10 Best Pickup Trucks Ever Made…that Nobody Bought
Whether you use them for passenger transport or hauling and towing, you can’t go wrong with a pickup truck. Small to large, classic or modern, there’s a pickup truck that can effortlessly meet your daily driving needs or workload. The most popular and powerful pickup trucks have sold nearly a million units year after year, while some equally great trucks have only managed to sell tens or hundreds.
Some trucks have done poorly in the market, but that doesn’t mean they’re bad at their job. Many of them were not properly marketed given the competitive segment they were in, while others were simply introduced at the wrong time.
Regardless of what was responsible for the poor sales of these trucks, they were excellent on their own. Let’s take a look at the top 10 pickup trucks that no one wanted.
ten GMC Caballero
Many people may still remember the Chevy El Camino, but few remember its mechanical twin called the GMC Caballero. It was a series of coupe utility vehicles that replaced the GMC Sprint in 1971 and were completely redesigned for the 1978 model year.
Built on GM A-Body and G-Body, the GMC Caballero offered two engine options: V6 and V8. But sadly, around 37,719 units were sold for over a decade. You might think the sales numbers aren’t that bad, but when you compare it to the Chevrolet El Camino which sold over 317,163 units, you get a clearer picture.
9 chevrolet ssr
With decades of experience building pickup trucks, Chevrolet has put its expertise to work on the Super Sport Roadster, an unusual blend of roadster and utility. Chevrolet offered a 5.3 liter V8 engine in the initial base models of the SSR and in 2005 a 6.0 liter V8 was introduced, increasing power from 300 hp to 390 hp.
However, due to limited carrying capacity and the price of $42,000, the Chevrolet SSR only managed to sell 12,156 units from 2005 to 2008. In fact, in 2008 only two units were sold before Chevrolet discontinued the SSR.
8 Lincoln Blackwood
The Lincoln Blackwood is perhaps the shortest and rarest Lincoln model lineup, with only 3,356 units available in the United States and Mexico. In terms of power output, the Lincoln Blackwood was pretty good, offering a 5.4-liter Triton V8 engine with 300 horsepower.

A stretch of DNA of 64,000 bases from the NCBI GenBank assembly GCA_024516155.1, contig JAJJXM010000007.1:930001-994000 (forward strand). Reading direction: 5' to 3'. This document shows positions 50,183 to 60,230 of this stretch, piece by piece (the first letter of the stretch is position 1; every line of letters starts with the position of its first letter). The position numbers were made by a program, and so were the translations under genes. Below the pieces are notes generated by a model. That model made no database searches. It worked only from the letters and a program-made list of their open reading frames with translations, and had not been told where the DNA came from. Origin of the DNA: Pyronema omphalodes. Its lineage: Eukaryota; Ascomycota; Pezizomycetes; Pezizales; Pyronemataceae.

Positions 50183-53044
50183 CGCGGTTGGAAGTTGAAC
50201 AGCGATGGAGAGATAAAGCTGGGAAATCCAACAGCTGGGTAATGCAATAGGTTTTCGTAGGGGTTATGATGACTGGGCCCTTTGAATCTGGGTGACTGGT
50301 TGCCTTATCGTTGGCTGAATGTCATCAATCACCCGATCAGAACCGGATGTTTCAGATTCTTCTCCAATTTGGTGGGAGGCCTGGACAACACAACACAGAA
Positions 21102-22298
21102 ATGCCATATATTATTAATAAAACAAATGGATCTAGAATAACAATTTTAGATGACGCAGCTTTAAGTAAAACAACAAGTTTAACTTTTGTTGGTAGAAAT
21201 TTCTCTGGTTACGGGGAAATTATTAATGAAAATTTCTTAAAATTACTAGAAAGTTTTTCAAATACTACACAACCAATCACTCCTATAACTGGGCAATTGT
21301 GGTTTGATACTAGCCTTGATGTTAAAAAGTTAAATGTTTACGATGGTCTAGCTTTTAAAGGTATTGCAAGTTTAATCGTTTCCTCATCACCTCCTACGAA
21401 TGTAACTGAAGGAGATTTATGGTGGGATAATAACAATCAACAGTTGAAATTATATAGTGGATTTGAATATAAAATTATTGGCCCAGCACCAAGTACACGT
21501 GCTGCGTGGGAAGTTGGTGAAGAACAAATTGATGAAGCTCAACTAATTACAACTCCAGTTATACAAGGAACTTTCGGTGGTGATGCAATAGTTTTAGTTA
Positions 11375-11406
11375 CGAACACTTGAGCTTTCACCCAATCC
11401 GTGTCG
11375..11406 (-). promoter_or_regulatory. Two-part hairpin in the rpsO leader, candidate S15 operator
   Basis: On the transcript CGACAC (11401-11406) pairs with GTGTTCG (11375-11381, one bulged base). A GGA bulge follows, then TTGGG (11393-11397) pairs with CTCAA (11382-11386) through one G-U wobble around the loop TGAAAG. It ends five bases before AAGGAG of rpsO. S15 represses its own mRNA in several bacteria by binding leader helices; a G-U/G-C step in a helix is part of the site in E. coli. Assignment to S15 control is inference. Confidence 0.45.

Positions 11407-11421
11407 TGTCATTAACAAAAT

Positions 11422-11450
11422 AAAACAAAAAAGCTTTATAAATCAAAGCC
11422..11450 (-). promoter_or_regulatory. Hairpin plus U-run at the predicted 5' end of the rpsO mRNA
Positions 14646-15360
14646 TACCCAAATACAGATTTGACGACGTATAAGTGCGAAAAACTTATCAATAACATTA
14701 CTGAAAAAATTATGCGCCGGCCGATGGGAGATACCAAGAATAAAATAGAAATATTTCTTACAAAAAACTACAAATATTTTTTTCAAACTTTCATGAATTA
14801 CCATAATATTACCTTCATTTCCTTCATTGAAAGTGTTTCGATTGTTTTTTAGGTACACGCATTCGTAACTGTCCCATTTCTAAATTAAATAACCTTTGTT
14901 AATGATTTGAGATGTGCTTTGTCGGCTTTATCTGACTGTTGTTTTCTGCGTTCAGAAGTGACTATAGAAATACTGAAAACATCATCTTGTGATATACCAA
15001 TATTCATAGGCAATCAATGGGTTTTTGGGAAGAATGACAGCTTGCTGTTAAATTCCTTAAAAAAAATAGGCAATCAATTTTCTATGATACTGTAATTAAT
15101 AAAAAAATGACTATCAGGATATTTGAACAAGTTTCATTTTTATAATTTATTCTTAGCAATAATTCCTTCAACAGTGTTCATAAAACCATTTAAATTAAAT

However, the Blackwood’s sales flop was due to the $54,495 price tag, which was crazy at the time because luxury pickup trucks were not used as daily commuters. The Blackwood pickup would fare better today if Lincoln could work on a few features.
7 Dodge C-Series Sweptside
The C-series Sweptside was marketed by the Chrysler Dodge division from 1957 to 1969 as a replacement for the Dodge B-series pickup trucks. The Sweptside was the first all-new post-war pickup designed by Dodge, featuring a wrap-around windshield , a 3-speed automatic transmission, as well as power steering and brakes.
The base engine for the Sweptside was a Flathead I6 offering 120 hp, while the most powerful engine option was the 315 cubic inch Red Ram V8 which delivered 204 hp. Unfortunately, only about 1200 people were ready to jump on the Dodge C-Seriesforcing him to take early retirement.
6 Jeep Comanche
Jeep Comanche was offered from 1985 to 1992 and was praised for its rugged reliability and off-road capability. AMC offered three engine versions for the Comanche: AMC 150 2.5 liter 150 CID I4, Renault 2.1 L I4 turbo diesel and, of course, the GM LR2 2.8 liter V6 which delivered 110 hp and was ported to 173 hp with a 4.0- liter inline 6.